A population growing at a steady rate increases slowly at first, but in absolute numbers, it can grow explosively after a time. For example, a population of just 10 people, growing at a rate of 10 per cent per year, will double to 20 in about seven years. In 20 years, it grows almost eight times as large. You can use an exact formula to calculate a population's doubling time for a given growth rate. You can also use a rule of thumb to make a fast approximation. You'll need a scientific calculator to compute logarithms for the exact method.
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Things you need
- Scientific calculator
Determine the logarithm of 2. This is the numerator of a fraction you will evaluate below. You can use either a natural logarithm or base 10. If you use base 10, then enter "2" on your calculator, and press the "Log" key to determine that Log 2 = 0.301. Find the natural log by entering "2," and pressing the "Ln" key. The answer is 0.693.
Define the annual growth percentage of the population as P. Divide P by 100 to convert it from a percentage to a decimal. For example, if P = 10, then P/100 = 0.1.
Add 1 to the number computed in Step 2. In the example, 1 = + 0.1 = 1.1.
Find the logarithm of the number you computed in Step 3. In the example, enter "1.1" and press the "Log" key to find an answer of 0.0414. If you're using natural logs, press the "Ln" key instead to obtain an answer of 0.0953.
Divide log 2, which you determined in Step 1, by the logarithm you found in Step 4. In the example, 0.301/0.0414 = 7.27. The doubling time for a population with a 10 per cent annual growth rate is 7.27 years. If you use natural logs, your answer is 0.693/0.0953 = 7.27.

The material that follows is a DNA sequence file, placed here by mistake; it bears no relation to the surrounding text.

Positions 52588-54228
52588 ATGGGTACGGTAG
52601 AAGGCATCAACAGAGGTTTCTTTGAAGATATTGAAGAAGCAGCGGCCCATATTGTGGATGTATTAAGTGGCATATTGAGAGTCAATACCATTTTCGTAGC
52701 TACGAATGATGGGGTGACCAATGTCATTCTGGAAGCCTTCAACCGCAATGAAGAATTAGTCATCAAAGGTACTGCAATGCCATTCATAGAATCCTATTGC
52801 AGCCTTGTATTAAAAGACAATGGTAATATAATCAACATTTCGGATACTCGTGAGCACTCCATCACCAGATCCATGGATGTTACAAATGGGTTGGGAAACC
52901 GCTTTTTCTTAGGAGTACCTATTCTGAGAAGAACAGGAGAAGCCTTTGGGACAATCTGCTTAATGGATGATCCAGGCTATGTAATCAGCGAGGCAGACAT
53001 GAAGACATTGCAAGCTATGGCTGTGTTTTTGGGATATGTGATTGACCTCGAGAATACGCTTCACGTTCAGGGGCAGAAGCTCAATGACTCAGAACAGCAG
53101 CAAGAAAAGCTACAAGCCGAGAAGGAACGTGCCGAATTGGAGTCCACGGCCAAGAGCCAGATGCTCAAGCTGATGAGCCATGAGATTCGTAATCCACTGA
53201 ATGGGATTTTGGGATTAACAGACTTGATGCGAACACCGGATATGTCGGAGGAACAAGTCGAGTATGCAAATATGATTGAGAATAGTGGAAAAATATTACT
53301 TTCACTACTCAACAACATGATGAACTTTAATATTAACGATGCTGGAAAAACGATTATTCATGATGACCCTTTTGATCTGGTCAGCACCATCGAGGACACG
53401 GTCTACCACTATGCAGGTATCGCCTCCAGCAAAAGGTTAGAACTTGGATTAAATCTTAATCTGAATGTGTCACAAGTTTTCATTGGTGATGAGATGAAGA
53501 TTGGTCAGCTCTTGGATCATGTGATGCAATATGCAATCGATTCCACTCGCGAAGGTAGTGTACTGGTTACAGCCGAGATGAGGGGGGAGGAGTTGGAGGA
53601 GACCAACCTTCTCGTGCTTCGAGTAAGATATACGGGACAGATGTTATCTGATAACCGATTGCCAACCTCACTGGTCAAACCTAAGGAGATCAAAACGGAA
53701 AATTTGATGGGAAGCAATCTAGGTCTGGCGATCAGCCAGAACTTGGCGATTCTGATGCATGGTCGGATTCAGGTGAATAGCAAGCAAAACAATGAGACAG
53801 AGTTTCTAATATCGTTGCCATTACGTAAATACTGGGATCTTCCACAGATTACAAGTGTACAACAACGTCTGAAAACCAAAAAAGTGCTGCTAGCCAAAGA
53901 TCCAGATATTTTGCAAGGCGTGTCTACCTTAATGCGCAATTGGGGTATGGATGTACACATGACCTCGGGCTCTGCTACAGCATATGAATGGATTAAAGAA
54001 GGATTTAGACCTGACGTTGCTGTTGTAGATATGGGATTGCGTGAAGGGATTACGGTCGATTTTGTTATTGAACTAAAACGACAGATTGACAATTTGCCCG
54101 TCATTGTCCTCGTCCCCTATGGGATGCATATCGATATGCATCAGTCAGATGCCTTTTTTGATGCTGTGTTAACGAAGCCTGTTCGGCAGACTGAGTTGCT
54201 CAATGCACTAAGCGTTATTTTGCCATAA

Tips and warnings
- You can obtain a fairly accurate approximation of the doubling time by applying the "rule of 72." Divide 72 by the percentage growth rate. In the example, the growth rate is 10 per cent. Divide 72 by 10 to obtain an answer of 7.2, which compares nicely to the exact answer of 7.27.
- Due to the nature of logarithms, you can use any base in your calculations because you're dividing one logarithm by another. That's why you got the same answer using natural logs as with base 10.
- You determined a doubling time in years, but your calculations hold for any units of time as long as you use the growth rate for that unit of time. For example, if the growth rate in your example is ten per cent per week, then the doubling time is 7.27 weeks instead of 7.27 years.
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